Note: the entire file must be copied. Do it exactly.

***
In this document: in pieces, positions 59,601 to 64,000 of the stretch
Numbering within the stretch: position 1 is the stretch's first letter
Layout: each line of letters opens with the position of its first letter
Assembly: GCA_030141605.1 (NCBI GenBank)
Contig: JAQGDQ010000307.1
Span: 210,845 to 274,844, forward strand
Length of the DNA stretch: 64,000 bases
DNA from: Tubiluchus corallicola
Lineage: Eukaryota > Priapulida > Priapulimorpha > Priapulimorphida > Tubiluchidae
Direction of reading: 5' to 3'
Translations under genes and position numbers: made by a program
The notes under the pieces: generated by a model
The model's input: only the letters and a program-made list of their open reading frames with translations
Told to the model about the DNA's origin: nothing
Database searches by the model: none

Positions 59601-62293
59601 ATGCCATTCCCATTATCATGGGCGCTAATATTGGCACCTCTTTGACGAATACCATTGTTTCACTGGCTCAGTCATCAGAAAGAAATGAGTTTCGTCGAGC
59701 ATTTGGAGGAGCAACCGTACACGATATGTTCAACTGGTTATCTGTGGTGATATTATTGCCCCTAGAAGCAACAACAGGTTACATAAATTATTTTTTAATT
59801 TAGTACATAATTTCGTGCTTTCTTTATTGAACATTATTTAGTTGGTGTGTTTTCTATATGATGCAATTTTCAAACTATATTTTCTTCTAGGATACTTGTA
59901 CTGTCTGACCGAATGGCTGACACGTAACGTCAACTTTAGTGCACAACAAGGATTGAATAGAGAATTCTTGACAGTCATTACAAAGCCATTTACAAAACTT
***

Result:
In this document: in pieces, positions 59,601 to 64,000 of the stretch
Numbering within the stretch: position 1 is the stretch's first letter
Layout: each line of letters opens with the position of its first letter
Assembly: GCA_030141605.1 (NCBI GenBank)
Contig: JAQGDQ010000307.1
Span: 210,845 to 274,844, forward strand
Length of the DNA stretch: 64,000 bases
DNA from: Tubiluchus corallicola
Lineage: Eukaryota > Priapulida > Priapulimorpha > Priapulimorphida > Tubiluchidae
Direction of reading: 5' to 3'
Translations under genes and position numbers: made by a program
The notes under the pieces: generated by a model
The model's input: only the letters and a program-made list of their open reading frames with translations
Told to the model about the DNA's origin: nothing
Database searches by the model: none

Positions 59601-62293
59601 ATGCCATTCCCATTATCATGGGCGCTAATATTGGCACCTCTTTGACGAATACCATTGTTTCACTGGCTCAGTCATCAGAAAGAAATGAGTTTCGTCGAGC
59701 ATTTGGAGGAGCAACCGTACACGATATGTTCAACTGGTTATCTGTGGTGATATTATTGCCCCTAGAAGCAACAACAGGTTACATAAATTATTTTTTAATT
59801 TAGTACATAATTTCGTGCTTTCTTTATTGAACATTATTTAGTTGGTGTGTTTTCTATATGATGCAATTTTCAAACTATATTTTCTTCTAGGATACTTGTA
59901 CTGTCTGACCGAATGGCTGACACGTAACGTCAACTTTAGTGCACAACAAGGATTGAATAGAGAATTCTTGACAGTCATTACAAAGCCATTTACAAAACTT